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Title: The influence of secondary processing conditions on the mechanical properties and microstructure of a particle reinforced aluminium metal matrix composite
Author: Silk, Jonathan Richard
ISNI:       0000 0001 3409 6176
Awarding Body: Imperial College London
Current Institution: Imperial College London
Date of Award: 2008
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The influence of secondary processing conditions on an aluminium metal matrix composite, comprising of an AA2124 matrix and 3 Jlm particulate SiC reinforcement at 25 volume percent was investigated. The metal matrix composite (MMC) was extruded at three different temperatures, 350°C, 450°C and 550°C, at a ratio of 20:1 and at three different ratios, 5:1, 10:1 and 20:1, at a temperature of 450°C. It was subsequently solution heat treated and naturally aged. A mechanical property assessment was carried out using standard tensile and rotating bend fatigue test methods to determine the properties of the material extruded under each condition. A novel technique using a Focussed Ion Beam (FIB) Microscope was developed to prepare polished specimens and microtextural analysis was performed by FIB imaging. Additionally, techniques were successfully established, through the use of FIB milling and polishing, to provide site-specific electron transparent films, permitting detailed examination ofthe microstructure with a transmission electron microscope. Material extruded at 550°C exhibited a lower yield strength than material extruded at 350°C and 450°C, which was attributed to grain coarsening and recrystallisation. Evidence of recrystallisation was found during texture analysis by X-Ray diffraction, where there was a reduction in the intensity of the fibre texture in the extrusion direction. The phenomenon was also observed during irticrostructural analysis work, where recrystallised grains at grain boundaries were observed. Higher extrusion ratios offered a small improvement in tensile properties, due to an enhanced fibre texture within the microstructure. Microtextural examination gave evidence of the existence of both high angle grain and low angle grain boundaries for the material extruded at 350°C. It is believed that a subgrain structure was partially transformed during extrusion, through subgrain rotation, leading to the formation of high angle grain boundaries. This microstructure was found to offer the optimum mechanical properties.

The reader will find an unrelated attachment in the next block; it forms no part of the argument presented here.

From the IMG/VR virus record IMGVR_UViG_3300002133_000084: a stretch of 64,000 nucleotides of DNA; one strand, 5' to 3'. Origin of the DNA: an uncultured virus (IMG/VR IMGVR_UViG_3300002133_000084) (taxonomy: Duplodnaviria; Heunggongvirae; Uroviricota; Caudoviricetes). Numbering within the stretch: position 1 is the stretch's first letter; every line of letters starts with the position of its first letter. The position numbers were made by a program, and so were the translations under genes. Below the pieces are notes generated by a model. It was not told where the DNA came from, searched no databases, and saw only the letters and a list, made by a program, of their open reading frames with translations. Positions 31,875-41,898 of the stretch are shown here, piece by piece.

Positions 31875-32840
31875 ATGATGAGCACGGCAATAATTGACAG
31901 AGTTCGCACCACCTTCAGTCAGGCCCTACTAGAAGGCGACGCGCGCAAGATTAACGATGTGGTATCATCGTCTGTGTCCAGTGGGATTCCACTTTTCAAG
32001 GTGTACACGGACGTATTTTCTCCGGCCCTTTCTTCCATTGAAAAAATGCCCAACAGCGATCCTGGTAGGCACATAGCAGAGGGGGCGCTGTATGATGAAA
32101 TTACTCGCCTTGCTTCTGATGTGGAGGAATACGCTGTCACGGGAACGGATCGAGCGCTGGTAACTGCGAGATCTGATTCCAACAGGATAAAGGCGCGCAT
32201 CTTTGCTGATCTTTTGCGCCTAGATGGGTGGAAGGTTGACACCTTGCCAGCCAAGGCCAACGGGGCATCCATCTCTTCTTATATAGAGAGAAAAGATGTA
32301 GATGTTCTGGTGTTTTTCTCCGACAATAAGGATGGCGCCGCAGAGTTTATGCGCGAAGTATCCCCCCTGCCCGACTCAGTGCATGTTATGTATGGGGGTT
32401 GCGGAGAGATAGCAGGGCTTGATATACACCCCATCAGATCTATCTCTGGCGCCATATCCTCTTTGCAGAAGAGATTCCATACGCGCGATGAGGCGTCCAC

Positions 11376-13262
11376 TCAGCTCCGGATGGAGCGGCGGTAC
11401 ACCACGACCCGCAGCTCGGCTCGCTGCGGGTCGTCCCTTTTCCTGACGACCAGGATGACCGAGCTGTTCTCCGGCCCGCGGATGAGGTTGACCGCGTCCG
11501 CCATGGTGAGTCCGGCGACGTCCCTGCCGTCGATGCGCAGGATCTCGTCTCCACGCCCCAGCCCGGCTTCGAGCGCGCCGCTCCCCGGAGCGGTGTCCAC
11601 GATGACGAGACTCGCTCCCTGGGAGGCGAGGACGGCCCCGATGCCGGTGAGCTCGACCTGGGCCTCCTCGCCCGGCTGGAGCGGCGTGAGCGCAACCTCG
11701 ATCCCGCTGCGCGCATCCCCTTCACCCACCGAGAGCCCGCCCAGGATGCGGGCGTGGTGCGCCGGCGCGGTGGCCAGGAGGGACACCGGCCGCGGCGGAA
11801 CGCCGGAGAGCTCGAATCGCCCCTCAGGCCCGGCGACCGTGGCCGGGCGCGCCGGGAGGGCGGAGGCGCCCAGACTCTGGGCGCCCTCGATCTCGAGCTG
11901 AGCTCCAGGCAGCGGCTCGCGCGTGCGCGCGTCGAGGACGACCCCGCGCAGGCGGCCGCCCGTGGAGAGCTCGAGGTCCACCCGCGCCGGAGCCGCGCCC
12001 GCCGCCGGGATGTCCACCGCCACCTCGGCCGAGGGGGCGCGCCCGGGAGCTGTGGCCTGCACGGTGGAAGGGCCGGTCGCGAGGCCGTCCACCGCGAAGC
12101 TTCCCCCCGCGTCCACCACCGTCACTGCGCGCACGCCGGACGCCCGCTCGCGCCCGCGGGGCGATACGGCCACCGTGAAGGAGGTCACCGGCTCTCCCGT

Supervisor: Not available Sponsor: Not available
Qualification Name: Thesis (Ph.D.) Qualification Level: Doctoral
EThOS ID:  DOI: Not available